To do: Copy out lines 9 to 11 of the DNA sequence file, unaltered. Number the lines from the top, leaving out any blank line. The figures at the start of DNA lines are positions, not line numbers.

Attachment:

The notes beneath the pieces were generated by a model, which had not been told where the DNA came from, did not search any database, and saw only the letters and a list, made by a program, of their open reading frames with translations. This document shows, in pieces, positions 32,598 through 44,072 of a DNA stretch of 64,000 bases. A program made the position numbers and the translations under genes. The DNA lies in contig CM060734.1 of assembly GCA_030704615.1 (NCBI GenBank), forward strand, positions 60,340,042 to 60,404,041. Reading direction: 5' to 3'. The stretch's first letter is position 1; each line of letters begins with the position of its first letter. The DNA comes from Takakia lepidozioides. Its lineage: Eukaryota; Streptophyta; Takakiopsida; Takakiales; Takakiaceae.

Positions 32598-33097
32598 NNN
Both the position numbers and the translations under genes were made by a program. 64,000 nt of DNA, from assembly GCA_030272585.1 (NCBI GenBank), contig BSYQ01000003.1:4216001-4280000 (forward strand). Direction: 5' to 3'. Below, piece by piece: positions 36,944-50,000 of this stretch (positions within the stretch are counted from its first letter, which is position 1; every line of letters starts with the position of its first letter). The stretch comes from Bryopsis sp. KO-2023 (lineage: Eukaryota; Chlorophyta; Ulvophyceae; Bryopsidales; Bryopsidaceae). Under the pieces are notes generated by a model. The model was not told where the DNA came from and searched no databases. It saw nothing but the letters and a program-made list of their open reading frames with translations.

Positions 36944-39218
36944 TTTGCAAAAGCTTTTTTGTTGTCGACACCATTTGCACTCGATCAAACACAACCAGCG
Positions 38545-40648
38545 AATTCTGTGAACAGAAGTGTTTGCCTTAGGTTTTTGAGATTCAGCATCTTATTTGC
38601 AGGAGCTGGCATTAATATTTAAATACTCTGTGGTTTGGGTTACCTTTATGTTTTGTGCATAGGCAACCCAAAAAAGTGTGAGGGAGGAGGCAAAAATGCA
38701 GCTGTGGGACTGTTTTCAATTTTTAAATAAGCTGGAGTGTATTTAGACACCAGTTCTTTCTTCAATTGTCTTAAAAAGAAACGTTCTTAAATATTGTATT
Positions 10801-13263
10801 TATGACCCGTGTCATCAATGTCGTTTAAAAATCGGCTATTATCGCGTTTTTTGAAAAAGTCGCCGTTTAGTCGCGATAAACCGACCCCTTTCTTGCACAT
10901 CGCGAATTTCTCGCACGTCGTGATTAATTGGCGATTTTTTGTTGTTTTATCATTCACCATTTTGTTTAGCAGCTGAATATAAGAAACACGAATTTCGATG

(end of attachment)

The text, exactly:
38601 AGGAGCTGGCATTAATATTTAAATACTCTGTGGTTTGGGTTACCTTTATGTTTTGTGCATAGGCAACCCAAAAAAGTGTGAGGGAGGAGGCAAAAATGCA
38701 GCTGTGGGACTGTTTTCAATTTTTAAATAAGCTGGAGTGTATTTAGACACCAGTTCTTTCTTCAATTGTCTTAAAAAGAAACGTTCTTAAATATTGTATT
Positions 10801-13263